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Global Times

HK national security law 'likely' within one month

Global Times

By Chen Qingqing Source:Global Times Published: 2020/6/10 22:18:52

Setting up a new unit within the Hong Kong Police Force (HKPF) does not necessarily mean the capabilities of the Chinese mainland's affiliated national security agency in the Hong Kong Special Administrative Region (HKSAR) in enforcing the law would be weakened.

On the contrary, the coordination mechanism between the two would be further improved in joint operations involving national security-related cases, sources close to the matter told the Global Times on Wednesday.

To accelerate the process of formulating the national security law for Hong Kong, two senior officials - Zhang Yong, vice-chairman of the Basic Law Committee under the National People's Congress (NPC) Standing Committee, and Song Zhe, deputy director of the Hong Kong and Macao Affairs Office of the State Council - attended a forum held by the Hong Kong Coalition to report public opinions from various sectors in Hong Kong on Wednesday, Kennedy Wong Ying-ho, deputy secretary-general of the coalition, told the Global Times.

About 80 attendees from various sectors including finance, community work and legal work, shared their views of the upcoming national security law for the HKSAR.

"There are some topics of concern related to the new law such as law enforcement mechanisms. Most attendees who reported public opinion to the senior officials from Beijing agreed that Hong Kong needs to set up a special court in handling national security-related cases," he said.

He also said that the HKPF needs to coordinate with agencies set up by the mainland's national security organs, as they lack experience in handling national security as well as terrorism-related cases.

Since the NPC voted to pass a draft decision on establishing the law on May 28, central authorities have held at least five forums to absorb public opinions from the Hong Kong society.

The forums included one where HKSAR Chief Executive Carrie Lam, together with Secretary of Justice Teresa Cheng, Commissioner of the HKPF Chris Tang and Secretary for Security John Lee, came to Beijing to meet with Vice Premier Han Zheng and other senior officials of the central government, to exchange views.

"Given frequent meetings that involve reporting public views on the law, the process of drafting is expected to accelerate further. Most attendees also expressed the hope that the law would be enacted as soon as possible," Wong said.

The meeting of the Council of Chairpersons of the NPC Standing Committee decided on Tuesday to convene the 19th session of the 13th NPC Standing Committee from June 18-20 in Beijing, and they proposed the agenda for the session, according to the Xinhua News Agency.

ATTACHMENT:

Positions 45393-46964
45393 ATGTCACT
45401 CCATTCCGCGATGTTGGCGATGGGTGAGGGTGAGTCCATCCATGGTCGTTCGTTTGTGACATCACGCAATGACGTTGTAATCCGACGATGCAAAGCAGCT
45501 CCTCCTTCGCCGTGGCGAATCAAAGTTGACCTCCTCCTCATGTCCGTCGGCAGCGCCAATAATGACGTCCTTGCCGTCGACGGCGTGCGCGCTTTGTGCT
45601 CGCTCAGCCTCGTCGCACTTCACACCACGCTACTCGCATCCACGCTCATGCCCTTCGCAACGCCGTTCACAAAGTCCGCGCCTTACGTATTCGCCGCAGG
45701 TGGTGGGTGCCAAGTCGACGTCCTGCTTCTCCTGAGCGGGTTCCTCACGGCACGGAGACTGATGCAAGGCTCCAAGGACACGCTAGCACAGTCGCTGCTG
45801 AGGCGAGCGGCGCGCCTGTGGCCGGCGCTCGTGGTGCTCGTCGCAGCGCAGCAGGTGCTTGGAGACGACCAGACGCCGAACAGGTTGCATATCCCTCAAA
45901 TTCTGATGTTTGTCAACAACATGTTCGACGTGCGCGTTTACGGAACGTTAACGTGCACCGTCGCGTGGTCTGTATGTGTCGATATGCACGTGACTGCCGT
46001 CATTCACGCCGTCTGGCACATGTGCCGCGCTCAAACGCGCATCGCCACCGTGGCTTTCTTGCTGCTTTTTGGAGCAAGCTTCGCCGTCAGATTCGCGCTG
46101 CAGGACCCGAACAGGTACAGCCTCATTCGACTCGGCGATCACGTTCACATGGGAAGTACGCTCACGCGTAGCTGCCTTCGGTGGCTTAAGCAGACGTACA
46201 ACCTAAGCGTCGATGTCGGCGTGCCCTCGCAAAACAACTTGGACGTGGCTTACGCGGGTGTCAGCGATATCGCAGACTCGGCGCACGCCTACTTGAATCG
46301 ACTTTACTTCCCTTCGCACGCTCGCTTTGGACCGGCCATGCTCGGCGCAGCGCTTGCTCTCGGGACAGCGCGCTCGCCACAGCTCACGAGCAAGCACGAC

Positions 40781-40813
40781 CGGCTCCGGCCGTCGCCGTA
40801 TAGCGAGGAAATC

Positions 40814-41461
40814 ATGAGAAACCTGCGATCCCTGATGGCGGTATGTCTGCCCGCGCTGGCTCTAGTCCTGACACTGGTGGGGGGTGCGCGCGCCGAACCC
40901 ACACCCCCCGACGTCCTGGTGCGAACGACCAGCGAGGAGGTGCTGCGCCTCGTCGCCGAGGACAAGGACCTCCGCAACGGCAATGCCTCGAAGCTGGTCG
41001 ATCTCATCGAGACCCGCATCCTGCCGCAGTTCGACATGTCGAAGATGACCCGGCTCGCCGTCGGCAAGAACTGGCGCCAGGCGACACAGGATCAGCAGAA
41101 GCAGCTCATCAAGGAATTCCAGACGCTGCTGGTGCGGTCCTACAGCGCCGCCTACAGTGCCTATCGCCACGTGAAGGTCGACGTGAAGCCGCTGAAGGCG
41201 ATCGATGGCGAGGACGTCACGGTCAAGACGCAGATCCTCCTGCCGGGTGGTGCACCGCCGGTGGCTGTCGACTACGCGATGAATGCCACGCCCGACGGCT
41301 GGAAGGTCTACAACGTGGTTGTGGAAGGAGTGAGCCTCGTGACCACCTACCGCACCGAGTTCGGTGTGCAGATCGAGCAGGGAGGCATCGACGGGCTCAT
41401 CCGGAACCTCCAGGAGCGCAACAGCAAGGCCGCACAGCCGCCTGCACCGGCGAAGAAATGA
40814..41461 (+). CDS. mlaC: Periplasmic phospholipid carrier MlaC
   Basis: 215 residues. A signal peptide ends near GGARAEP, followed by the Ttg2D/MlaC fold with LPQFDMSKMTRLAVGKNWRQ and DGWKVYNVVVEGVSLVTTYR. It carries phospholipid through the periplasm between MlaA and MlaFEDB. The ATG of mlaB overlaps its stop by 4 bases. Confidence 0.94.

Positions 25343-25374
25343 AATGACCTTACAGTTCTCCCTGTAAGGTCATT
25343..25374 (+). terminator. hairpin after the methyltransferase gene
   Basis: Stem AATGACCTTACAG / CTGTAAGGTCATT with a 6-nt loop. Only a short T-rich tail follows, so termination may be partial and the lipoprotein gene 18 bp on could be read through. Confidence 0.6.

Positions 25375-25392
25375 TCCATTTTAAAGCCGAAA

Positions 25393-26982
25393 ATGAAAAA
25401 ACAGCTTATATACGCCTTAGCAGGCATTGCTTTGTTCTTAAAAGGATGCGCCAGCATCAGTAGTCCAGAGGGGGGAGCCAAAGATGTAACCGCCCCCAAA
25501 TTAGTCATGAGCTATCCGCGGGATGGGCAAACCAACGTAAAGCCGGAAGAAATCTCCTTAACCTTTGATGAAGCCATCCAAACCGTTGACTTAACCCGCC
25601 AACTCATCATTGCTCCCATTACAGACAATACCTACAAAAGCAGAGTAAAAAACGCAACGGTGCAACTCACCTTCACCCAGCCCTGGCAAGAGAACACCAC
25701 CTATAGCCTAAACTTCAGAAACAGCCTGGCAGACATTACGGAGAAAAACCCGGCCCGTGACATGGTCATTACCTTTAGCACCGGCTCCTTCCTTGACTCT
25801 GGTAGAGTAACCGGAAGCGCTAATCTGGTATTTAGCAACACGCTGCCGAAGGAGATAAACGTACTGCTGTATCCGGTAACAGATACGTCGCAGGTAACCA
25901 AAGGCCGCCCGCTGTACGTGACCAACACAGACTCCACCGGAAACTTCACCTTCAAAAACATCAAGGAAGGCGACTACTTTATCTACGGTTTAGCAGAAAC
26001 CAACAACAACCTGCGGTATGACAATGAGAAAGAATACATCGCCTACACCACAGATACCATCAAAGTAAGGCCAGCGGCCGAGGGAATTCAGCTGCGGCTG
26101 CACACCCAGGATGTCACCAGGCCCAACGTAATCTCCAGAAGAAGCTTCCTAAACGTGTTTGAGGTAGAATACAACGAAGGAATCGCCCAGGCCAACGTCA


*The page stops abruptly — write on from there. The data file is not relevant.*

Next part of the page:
After the issue of the decision in drafting the law, the NPC Standing Committee would work with related parties to formulate relevant laws and bills, which usually go through three readings in the committee before being enacted, according to the Legislation Law.

Chinese lawmakers usually meet every two months, but interim meetings can be held when there is a special need, leading to speculations that the draft decision of the upcoming national security law for Hong Kong would be signed into law within six months, or even sooner.

However, the agenda for the next meeting did not include deliberating the draft of this highly anticipated law, as the Xinhua report showed.

"We can't rule out the possibility that the NPC Standing Committee will hold interim meetings in enacting the law, as senior officials have been working day and night in drafting the legislature and listening to public opinion from Hong Kong across a broad scale," Wong said, noting that the law is likely to take effect within a month.

When it comes to the nationality of judges in hearing national security-related cases, those who reported the opinion findings to the officials from Beijing did not agree with an earlier claim by the Hong Kong Secretary of Justice Cheng about not ruling out foreign judges, the deputy secretary-general of the coalition noted.

"Zhang and Song did not jump to any conclusion, but they carefully took in what those attendees proposed," he said, noting that those who proposed suggestions all showed concern over foreign judges in cases related to foreign spies.

Cheng was quoted in earlier reports as saying that there are no grounds to bar foreign judges from ruling on national security cases, a comment that aroused heated discussion in Hong Kong and the mainland.

Other issues raised by attendees to the forum included how the clauses of the law would be deliberated in an accurate and detailed manner; how the law would only affect a specifically targeted group of people who endanger national security while it wouldn't affect the freedom of speech of the Hong Kong majority, and how to guarantee their legitimate rights.

"From passing the draft decision to enacting the law, it's now a period of listening to what Hong Kong people think and seeking a path toward coordination between the mainland and Hong Kong authorities in forming a double-level law enforcement mechanism," Li Xiaobing, an expert on Hong Kong, Macao and Taiwan at Nankai University in Tianjin, told the Global Times on Wednesday.

"Both sides need to make adjustments in order to better fit into this new mechanism. One thing for sure is that Hong Kong officials have more courage to use available legal means to ensure law enforcement," he said.



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